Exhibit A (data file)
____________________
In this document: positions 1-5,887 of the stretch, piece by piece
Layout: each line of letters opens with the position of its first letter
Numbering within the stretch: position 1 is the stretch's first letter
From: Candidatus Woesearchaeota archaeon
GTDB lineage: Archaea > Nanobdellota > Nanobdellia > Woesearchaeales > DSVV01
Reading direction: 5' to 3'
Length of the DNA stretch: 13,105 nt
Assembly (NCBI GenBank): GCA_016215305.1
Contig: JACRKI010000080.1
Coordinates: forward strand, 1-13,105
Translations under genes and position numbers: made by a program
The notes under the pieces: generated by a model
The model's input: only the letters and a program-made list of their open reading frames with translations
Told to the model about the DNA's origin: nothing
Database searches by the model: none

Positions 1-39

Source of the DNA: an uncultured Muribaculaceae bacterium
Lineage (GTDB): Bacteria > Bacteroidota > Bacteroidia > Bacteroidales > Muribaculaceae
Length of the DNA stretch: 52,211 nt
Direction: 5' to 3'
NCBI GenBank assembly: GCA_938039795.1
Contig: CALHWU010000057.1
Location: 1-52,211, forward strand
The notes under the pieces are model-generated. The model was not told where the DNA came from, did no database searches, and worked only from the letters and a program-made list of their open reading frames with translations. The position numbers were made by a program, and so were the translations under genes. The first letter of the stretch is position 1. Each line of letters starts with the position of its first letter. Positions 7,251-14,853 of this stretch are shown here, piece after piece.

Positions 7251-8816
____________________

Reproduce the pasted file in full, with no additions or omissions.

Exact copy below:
In this document: positions 1-5,887 of the stretch, piece by piece
Layout: each line of letters opens with the position of its first letter
Numbering within the stretch: position 1 is the stretch's first letter
From: Candidatus Woesearchaeota archaeon
GTDB lineage: Archaea > Nanobdellota > Nanobdellia > Woesearchaeales > DSVV01
Reading direction: 5' to 3'
Length of the DNA stretch: 13,105 nt
Assembly (NCBI GenBank): GCA_016215305.1
Contig: JACRKI010000080.1
Coordinates: forward strand, 1-13,105
Translations under genes and position numbers: made by a program
The notes under the pieces: generated by a model
The model's input: only the letters and a program-made list of their open reading frames with translations
Told to the model about the DNA's origin: nothing
Database searches by the model: none

Positions 1-39

Source of the DNA: an uncultured Muribaculaceae bacterium
Lineage (GTDB): Bacteria > Bacteroidota > Bacteroidia > Bacteroidales > Muribaculaceae
Length of the DNA stretch: 52,211 nt
Direction: 5' to 3'
NCBI GenBank assembly: GCA_938039795.1
Contig: CALHWU010000057.1
Location: 1-52,211, forward strand
The notes under the pieces are model-generated. The model was not told where the DNA came from, did no database searches, and worked only from the letters and a program-made list of their open reading frames with translations. The position numbers were made by a program, and so were the translations under genes. The first letter of the stretch is position 1. Each line of letters starts with the position of its first letter. Positions 7,251-14,853 of this stretch are shown here, piece after piece.

Positions 7251-8816